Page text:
El Niño stunts children’s growth in Peru
Extreme weather events, such as El Niño, can have long-lasting effects on health, according to research published in the open access journal Climate Change Responses. The study, in coastal Peru, shows that children born during and after the 1997-98 El Niño have a lower height-for-age than others born before the event.
Short stature, otherwise known as stunting, is a measure of chronic malnutrition and this generally persists through to adulthood. The research highlights the need for better understanding of the global health issues that may arise and for the use of evidence to design prevention strategies, as well as supply efficient target aid and relief during future El Niño episodes.
El Niño is an extreme weather phenomenon, triggered by abnormally warm waters in the Equatorial Pacific. It is recurrent and global in nature, occurring every 2-7 years and spells disaster and disease for many. It is commonly linked to epidemics of malaria, dengue fever, cholera and diarrhoea.
El Niño affects more than four times the rate affected by natural disasters. The northern coastline of Peru suffers the greatest effects of El Niño episodes, hit by heavy rainfall and severe flooding. This typically results in damage to crops and livestock.
Studying the relationship between climate change, infectious diseases and poor growth in resource-poor settings in Peru for over a decade, William Checkley and his colleagues at Johns Hopkins University conducted the first study on the long-term consequences of El Niño on human health. “Weather variability plays an important role in growth and nutrition in resource-limited settings”, he explains, “The results are surprising in the sense that we were able to measure an adverse effect on child growth many years after the original 1997-98 El Niño event.”
The 1997-98 El Niño episode is the most severe on record. Damaged bridges and roads isolated many rural villages, greatly restricting communities’ access to food, clean water and healthcare. The researchers studied a cluster of rural villages in Tumbes, Peru, from which they selected a random sample of 2095 children, born between 1991 and 2001, aged 7-18 years.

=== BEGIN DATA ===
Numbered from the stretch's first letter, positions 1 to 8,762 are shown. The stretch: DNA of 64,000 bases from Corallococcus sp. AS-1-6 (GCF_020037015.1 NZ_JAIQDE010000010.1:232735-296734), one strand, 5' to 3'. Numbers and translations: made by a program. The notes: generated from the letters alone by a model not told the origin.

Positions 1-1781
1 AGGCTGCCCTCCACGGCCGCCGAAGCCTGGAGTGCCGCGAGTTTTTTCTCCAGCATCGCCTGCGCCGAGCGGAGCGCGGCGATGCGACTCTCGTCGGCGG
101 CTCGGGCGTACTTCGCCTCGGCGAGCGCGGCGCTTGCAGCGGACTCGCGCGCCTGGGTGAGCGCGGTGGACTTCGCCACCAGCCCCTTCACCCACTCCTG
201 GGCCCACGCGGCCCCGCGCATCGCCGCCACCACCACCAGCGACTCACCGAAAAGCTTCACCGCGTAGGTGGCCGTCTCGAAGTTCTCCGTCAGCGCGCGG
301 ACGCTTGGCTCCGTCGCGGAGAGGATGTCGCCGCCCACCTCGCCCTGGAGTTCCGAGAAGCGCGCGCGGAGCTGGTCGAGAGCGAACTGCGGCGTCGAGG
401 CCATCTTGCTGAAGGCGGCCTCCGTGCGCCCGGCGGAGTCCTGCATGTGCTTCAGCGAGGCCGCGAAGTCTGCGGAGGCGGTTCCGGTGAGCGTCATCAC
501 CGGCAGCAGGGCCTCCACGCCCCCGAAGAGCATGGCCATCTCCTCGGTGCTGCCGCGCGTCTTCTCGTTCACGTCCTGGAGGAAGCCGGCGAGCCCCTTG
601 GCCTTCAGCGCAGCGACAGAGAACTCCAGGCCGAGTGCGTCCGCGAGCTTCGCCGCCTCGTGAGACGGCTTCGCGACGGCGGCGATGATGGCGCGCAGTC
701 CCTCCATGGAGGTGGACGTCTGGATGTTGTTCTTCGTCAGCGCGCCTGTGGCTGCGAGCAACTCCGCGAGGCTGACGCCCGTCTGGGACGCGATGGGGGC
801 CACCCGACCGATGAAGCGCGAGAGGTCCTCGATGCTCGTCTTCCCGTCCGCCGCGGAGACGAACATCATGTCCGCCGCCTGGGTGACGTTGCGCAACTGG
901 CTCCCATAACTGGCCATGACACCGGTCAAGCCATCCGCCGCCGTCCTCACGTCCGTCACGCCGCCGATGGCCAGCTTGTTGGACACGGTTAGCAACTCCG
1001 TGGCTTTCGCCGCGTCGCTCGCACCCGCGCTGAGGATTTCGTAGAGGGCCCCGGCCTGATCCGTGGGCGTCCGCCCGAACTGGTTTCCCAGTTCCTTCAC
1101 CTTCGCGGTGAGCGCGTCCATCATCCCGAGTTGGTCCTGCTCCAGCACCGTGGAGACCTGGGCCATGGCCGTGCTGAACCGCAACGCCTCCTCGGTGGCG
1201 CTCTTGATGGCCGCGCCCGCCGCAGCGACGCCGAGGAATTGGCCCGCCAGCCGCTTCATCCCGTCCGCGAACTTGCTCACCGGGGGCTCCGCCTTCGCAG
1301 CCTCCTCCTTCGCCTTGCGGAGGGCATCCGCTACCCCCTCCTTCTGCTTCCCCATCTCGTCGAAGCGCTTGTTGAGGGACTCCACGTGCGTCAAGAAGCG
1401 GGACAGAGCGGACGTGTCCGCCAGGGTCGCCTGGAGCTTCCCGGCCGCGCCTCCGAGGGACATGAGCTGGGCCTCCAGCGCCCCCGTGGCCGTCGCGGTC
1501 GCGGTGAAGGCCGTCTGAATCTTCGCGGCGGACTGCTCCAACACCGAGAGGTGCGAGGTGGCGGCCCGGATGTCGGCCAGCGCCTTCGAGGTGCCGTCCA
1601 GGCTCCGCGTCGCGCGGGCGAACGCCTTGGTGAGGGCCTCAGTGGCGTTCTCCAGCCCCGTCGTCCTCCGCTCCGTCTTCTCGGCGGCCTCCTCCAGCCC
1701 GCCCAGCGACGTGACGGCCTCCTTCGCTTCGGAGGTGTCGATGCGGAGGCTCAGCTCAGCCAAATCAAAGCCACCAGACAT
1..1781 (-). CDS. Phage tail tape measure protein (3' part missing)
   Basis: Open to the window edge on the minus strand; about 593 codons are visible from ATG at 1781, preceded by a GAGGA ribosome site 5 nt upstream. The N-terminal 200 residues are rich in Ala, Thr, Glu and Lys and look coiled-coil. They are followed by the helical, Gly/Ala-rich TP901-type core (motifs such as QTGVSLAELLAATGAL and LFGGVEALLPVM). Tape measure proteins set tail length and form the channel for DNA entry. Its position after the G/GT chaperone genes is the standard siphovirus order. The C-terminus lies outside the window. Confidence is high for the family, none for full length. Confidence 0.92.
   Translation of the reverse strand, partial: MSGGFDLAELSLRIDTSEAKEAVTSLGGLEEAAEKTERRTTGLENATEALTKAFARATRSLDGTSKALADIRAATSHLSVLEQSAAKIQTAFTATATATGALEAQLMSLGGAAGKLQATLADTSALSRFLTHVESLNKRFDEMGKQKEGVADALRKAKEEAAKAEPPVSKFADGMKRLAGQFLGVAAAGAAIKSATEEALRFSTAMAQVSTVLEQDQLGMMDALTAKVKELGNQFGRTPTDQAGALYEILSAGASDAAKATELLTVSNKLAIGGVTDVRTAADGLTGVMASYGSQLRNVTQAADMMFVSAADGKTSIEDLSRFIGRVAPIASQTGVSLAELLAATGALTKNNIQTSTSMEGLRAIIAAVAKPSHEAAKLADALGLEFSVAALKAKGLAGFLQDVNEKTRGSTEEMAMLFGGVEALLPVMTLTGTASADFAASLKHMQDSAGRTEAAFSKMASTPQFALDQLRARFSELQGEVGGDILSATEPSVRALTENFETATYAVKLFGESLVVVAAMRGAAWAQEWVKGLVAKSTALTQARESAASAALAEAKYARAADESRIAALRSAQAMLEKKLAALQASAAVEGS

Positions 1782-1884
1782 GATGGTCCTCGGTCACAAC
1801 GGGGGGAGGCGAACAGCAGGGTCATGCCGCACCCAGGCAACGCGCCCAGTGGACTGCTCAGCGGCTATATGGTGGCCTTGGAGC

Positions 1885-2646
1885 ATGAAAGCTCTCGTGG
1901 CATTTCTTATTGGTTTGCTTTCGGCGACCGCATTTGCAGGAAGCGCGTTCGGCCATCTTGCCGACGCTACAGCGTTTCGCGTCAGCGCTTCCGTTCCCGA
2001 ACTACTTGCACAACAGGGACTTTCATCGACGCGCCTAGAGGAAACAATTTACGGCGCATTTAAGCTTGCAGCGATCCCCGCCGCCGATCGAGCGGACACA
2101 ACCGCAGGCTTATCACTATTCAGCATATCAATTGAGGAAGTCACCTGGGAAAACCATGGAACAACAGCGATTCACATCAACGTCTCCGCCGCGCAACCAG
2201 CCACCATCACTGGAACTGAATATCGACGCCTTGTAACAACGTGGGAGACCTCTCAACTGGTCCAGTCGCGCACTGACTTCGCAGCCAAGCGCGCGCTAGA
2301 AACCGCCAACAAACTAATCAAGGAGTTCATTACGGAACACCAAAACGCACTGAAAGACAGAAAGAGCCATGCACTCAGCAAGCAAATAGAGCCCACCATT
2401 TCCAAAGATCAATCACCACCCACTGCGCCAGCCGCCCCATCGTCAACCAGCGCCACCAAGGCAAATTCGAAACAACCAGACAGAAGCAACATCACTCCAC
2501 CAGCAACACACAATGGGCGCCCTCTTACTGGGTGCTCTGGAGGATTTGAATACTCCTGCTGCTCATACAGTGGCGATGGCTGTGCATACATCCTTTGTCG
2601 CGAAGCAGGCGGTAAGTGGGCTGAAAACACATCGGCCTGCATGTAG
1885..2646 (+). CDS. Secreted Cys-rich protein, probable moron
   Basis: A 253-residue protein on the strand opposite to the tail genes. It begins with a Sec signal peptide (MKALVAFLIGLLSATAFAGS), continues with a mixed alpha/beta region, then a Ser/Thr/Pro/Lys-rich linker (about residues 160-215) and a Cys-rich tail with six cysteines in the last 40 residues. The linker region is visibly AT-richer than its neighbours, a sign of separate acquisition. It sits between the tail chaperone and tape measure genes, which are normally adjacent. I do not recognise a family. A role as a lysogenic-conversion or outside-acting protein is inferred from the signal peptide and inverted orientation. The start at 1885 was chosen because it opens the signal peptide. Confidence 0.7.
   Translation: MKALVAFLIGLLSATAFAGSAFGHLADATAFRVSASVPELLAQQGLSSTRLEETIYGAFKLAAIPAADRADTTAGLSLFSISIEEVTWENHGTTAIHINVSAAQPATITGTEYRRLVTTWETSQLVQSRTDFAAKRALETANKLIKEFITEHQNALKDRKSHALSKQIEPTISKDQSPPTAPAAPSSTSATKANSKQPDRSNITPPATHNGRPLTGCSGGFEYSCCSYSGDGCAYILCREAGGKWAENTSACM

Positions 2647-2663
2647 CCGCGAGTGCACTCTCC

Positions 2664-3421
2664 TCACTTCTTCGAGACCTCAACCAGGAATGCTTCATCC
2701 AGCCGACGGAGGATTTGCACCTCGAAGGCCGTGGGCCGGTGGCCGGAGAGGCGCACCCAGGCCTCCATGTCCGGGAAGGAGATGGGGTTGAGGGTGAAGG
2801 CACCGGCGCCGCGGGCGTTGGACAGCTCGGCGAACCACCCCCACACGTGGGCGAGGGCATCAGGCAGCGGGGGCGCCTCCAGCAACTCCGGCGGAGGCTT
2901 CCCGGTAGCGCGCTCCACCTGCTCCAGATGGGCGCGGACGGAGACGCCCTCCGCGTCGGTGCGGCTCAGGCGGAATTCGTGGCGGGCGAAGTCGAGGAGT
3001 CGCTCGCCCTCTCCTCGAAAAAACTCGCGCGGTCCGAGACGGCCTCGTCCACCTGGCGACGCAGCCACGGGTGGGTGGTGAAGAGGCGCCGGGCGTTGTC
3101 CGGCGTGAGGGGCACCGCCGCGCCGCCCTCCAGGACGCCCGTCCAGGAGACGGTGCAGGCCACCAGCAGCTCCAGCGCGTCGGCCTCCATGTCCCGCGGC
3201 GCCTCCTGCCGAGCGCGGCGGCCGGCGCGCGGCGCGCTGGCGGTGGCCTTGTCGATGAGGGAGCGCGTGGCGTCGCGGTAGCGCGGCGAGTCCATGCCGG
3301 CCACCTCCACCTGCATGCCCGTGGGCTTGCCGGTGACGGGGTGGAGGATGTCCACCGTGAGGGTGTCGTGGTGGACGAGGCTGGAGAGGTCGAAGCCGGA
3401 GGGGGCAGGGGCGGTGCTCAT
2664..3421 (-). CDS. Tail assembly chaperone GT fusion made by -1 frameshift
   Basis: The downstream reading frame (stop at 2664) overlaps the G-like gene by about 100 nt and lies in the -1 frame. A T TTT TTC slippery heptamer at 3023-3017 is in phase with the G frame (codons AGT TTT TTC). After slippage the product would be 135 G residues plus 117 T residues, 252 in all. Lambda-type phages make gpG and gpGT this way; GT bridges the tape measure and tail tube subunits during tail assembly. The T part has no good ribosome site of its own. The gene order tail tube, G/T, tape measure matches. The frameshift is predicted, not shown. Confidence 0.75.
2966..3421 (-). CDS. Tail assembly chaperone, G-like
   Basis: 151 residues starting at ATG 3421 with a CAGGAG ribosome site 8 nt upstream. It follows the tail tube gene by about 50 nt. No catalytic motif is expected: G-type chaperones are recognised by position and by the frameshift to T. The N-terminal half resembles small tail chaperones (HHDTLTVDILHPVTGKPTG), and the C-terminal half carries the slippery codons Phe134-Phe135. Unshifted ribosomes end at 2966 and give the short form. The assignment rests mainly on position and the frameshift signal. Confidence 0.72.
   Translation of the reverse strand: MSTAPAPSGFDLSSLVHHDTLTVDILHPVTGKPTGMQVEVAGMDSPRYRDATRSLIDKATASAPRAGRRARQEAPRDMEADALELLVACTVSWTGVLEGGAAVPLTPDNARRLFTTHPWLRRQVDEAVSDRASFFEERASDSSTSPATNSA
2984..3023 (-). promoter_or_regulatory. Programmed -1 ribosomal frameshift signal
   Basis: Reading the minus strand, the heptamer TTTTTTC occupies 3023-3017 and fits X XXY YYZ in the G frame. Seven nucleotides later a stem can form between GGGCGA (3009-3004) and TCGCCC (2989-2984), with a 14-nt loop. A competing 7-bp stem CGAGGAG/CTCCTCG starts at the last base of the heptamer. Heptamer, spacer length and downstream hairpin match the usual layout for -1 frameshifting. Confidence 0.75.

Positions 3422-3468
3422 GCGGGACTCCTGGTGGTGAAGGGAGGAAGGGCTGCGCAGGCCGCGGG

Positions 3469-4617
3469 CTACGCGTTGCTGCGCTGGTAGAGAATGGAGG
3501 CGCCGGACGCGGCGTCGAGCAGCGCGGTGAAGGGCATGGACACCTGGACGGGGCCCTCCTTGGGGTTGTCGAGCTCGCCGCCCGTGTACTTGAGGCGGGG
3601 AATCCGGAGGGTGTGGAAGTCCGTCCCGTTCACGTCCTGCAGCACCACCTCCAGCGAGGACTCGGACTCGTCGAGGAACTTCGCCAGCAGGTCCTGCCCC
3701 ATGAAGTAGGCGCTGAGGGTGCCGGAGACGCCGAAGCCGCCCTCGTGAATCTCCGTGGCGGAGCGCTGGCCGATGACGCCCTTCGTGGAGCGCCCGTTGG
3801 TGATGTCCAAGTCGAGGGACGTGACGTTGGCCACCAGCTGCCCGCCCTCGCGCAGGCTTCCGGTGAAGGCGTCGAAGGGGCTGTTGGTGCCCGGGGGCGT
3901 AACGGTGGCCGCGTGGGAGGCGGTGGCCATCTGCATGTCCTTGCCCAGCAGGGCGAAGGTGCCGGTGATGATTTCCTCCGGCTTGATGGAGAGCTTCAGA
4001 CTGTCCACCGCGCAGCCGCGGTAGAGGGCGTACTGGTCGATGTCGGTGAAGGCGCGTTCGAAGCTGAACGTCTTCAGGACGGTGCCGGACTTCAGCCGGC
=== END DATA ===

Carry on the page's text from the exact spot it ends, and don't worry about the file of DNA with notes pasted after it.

Nutritional status is an important measure of the well-being of children, so the researchers used nutritional indicators as the basis of their calculations. The height-for-age (HAZ) was calculated according to World Health Organization (WHO) Reference for children 5 to 19 years of age. “The effects of natural disasters, i.e., severe weather variability from an El Niño, have long-lasting effects on health,” the article says. Children born both during and after the 1997-98 El Niño were shorter, with a lower HAZ, than would be expected.
The highest proportions of stunting were in those with the earliest birth dates. Children born in January 1991 were below the WHO reference for HAZ, while children born in later years had an improved stature. The steady linear improvement in overall nutritional status showed that HAZ increased with each subsequent year of birth. Flooding, specifically, stunted children’s growth. Even three years after the initial disaster, it still affected children’s nutritional status.
Children born during the disaster as well as during its aftermath lacked a diet adequate for optimal growth. Having to forego nutrient or energy dense foods meant that children had a significantly lower lean mass. “This is not surprising, given that later body composition is strongly influenced by the nutritional environment experienced in early life.” Constraints on early growth, whether they occur in foetal life or infancy, can lead to other developmental problems and could increase the risk of chronic degenerative diseases.
The long-term health defects are attributed to increased infection and severe food shortages during El Niño. Damaged crops and livestock limited food reserves, while bouts of diarrhoea spiked both during and after the episode due to the warmer and wetter conditions. Checkley says, “Just as rings act as indicators of natural disasters experienced by a tree, exposure to severe weather events can leave a long-lasting mark in children.” Children born post El Niño years failed to recover to pre El Niño levels.
This is a pressing matter because climate change is predicted to increase the frequency of El Niño episodes. Checkley warns that “given El Niño’s cyclical nature this phenomenon may continue to negatively impact future generations.” If a significant portion of young children of a county are affected, this could affect the future of a community as a whole.
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1. El Nino adversely affected childhood stature and lean mass in northern Peru
Heather Danysh, Robert H Gilman, Jonathan Wells, William Pan, Benjamin
Zaitchik, Guillermo Gonzalvez, Maria Alvarez and William Checkley
Danysh et al. Climate Change Responses 2014, 1:7
Article available at journal website here.
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